FADALA, Afghanistan—The founder of the Islamic state, Abu Bakr al-Baghdadi, was born in Fadhila, the capital of the autonomous region of northern Afghanistan.
He is believed to be the son of the founder of al-Qaeda, Osama bin Laden, and the son-in-law of the Saudi crown prince, Mohammed bin Nayef.
A close friend of the late Iranian President Mahmoud Ahmadinejad, al-Qadhafi was a key figure in the Iranian nuclear deal and helped negotiate the nuclear deal with the United States and other world powers in return for a reduction in Iranian nuclear ambitions.
He had a close relationship with the late Afghan President Hamid Karzai.
He became a close adviser to the Taliban.
The Islamic State was created in 2014 as a loose alliance of armed groups, including al-Qaida in the Islamic Maghreb, al Qaeda in the Indian Subcontinent and the Taliban, in part by leveraging the financial resources of the group.
A few months after the Islamic States founding, its leader, Abu Muhammad al-Adnani, took over Baghdadi’s leadership of the organization and became the group’s leader.
Baghdadi has claimed responsibility for a number of attacks in the West, including the November 2017 attack in Paris that killed 130 people, and in November 2018 he said he was directing an attack in Washington.
He has also claimed responsibility and vowed to carry out attacks in Europe and the United Kingdom.
In addition to financing the Islamic states, al Baghdadi was also a close confidant of the Afghan leader, Hamid Karmal, who had a relationship with Baghdadi.
Karmali died in 2017, at the age of 76.
The Taliban, however, denied that Baghdadi had any role in the group or that he directed attacks in Afghanistan or elsewhere.
But the Islamic fighters have claimed responsibility in the past for attacks in France, Brussels and New York City.
The United States has not formally acknowledged any role or role Baghdadi may have played in the formation of the terrorist group, though the White House has repeatedly sought to point to the role of other individuals.
A 2016 report by the Senate Intelligence Committee found that al- Baghdadi, who is believed by some to have been born in 1978 in the eastern Afghan city of Khost, had received training and guidance from an unknown individual in Afghanistan.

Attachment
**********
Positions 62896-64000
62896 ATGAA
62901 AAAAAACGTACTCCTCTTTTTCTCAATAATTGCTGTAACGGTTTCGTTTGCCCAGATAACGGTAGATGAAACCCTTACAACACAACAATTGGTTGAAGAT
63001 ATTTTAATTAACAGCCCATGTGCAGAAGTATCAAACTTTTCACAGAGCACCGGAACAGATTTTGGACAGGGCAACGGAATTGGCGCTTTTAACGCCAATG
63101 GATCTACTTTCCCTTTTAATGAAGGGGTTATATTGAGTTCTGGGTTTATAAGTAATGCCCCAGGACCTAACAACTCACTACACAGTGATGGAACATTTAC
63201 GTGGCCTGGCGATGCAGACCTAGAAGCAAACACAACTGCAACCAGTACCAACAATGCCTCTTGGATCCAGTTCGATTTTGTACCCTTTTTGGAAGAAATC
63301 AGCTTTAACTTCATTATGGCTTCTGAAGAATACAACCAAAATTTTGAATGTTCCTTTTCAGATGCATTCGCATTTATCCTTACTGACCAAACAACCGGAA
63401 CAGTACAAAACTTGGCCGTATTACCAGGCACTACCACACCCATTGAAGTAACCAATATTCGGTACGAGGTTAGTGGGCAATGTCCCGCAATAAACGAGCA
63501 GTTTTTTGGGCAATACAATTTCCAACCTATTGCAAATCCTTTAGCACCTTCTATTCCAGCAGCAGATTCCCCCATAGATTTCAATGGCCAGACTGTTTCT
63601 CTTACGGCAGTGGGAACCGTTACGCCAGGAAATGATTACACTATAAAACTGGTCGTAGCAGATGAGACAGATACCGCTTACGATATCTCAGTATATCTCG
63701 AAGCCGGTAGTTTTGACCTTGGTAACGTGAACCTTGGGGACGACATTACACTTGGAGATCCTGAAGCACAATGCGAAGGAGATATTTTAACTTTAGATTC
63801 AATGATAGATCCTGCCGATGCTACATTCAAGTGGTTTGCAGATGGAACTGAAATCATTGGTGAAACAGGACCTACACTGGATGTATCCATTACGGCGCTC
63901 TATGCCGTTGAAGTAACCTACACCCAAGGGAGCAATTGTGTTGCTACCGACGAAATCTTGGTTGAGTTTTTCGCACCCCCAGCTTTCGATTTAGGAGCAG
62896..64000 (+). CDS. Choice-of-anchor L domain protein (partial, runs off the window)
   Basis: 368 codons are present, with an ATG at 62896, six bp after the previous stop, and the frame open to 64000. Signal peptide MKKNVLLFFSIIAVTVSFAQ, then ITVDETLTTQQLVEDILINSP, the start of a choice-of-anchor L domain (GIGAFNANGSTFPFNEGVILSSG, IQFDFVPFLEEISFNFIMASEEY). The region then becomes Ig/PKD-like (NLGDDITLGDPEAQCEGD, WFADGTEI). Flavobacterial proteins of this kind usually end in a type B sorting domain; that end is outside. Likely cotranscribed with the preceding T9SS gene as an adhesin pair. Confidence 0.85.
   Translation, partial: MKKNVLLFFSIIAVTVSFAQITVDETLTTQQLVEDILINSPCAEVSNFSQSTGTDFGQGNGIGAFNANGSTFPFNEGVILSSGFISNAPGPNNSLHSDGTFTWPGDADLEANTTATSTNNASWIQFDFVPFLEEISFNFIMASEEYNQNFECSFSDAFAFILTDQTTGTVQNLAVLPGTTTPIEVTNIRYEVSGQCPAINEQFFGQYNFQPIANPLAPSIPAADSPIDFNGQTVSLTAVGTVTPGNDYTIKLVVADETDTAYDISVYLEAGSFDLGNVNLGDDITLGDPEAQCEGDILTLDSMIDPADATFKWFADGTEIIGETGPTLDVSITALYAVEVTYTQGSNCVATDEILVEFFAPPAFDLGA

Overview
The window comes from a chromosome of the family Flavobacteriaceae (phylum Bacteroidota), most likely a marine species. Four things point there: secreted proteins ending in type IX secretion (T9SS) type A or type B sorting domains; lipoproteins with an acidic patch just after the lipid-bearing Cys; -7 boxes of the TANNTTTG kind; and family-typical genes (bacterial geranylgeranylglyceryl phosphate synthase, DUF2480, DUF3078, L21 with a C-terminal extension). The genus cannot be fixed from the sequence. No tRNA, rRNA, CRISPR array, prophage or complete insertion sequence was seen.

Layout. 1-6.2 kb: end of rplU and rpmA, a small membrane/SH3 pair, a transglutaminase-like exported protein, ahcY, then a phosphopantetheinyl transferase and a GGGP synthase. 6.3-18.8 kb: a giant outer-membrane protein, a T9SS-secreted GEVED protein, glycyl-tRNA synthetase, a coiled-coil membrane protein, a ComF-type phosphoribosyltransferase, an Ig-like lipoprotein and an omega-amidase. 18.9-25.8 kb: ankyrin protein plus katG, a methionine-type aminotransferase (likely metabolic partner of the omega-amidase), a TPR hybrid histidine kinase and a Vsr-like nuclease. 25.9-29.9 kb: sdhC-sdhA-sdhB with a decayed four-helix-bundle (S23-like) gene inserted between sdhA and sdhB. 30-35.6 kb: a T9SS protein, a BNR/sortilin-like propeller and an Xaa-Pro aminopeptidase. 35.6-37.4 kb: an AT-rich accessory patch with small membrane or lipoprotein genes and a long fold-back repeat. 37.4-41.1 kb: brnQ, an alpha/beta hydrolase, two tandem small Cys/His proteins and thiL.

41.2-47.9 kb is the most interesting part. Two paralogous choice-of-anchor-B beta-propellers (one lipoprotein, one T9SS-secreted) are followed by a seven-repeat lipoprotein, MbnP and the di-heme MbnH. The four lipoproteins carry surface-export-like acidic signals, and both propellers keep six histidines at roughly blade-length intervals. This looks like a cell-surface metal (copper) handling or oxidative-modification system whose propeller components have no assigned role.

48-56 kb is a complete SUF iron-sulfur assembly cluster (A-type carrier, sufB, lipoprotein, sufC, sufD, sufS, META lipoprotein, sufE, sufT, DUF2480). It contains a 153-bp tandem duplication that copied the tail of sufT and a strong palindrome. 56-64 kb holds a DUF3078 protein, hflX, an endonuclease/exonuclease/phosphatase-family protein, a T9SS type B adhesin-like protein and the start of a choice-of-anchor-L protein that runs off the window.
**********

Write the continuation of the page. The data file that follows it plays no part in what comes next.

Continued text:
It also found that in 2008, Baghdadi traveled to Qatar, where he met with a group of men believed to have ties to al Qaeda.
The report noted that Baghdads wife, Abbudin, had traveled to Afghanistan in 2007 to join the Taliban and was reportedly killed by U.S. forces in 2014.
The Pentagon has said Baghdadi met with the Taliban in Afghanistan in 2015 and that the two later met in Qatar.
The Senate Intelligence committee report said Baghdads efforts to build a militant network in the region “were well funded by a variety of individuals with varying agendas and motives, including some who may have engaged in some form of collaboration with al Qaeda, or the Taliban.”
U.N. officials have previously said that Baghdadis efforts to establish a network in Afghanistan may have been led by Karmalyes wife, who was not a member of the Taliban at the time of the meeting.
The House Intelligence Committee report, however said that Karmalin, the woman who had traveled from Qatar to join Baghdadi in Qatar, “may have played an important role in organizing the meeting and was at least indirectly responsible for coordinating the travel to Qatar and the subsequent visit to Afghanistan.”
Baghdadi is said to have also been able to find support in the Saudi royal family for his efforts.
According to the report, a former Saudi intelligence officer, who has been in contact with the Islamic leaders, said that during the meeting, Baghdad had discussed establishing a global caliphate and the need to create a caliphate in Afghanistan, and he suggested that Baghdaddi seek support from the Saudis.
The Saudi government has previously said it supports the Afghan Taliban and al-Karmal.
In 2017, a member in the U.K. parliament described Baghdadi as “the most dangerous man on earth” and said he has been a “leading recruiter” for al Qaeda and has been involved in the planning and planning of attacks against Western targets.
But a U. S. official, who spoke on condition of anonymity to discuss intelligence, said the claim was “completely false.”
Uday Hasan, a retired Pakistani general and a close associate of al Baghdads son, said he believes the Saudis may have helped fund the Islamic extremists.
Hasan said the Saudis have a lot of influence in Afghanistan and that they had “been providing money to the Afghan rebels” since the Soviet occupation.
Hasan added that the Saudis also had money in the bank.
Hasan also said the Islamic groups are likely to try to expand their control in the coming years, given the fact that the Afghan government is expected to allow a Uighur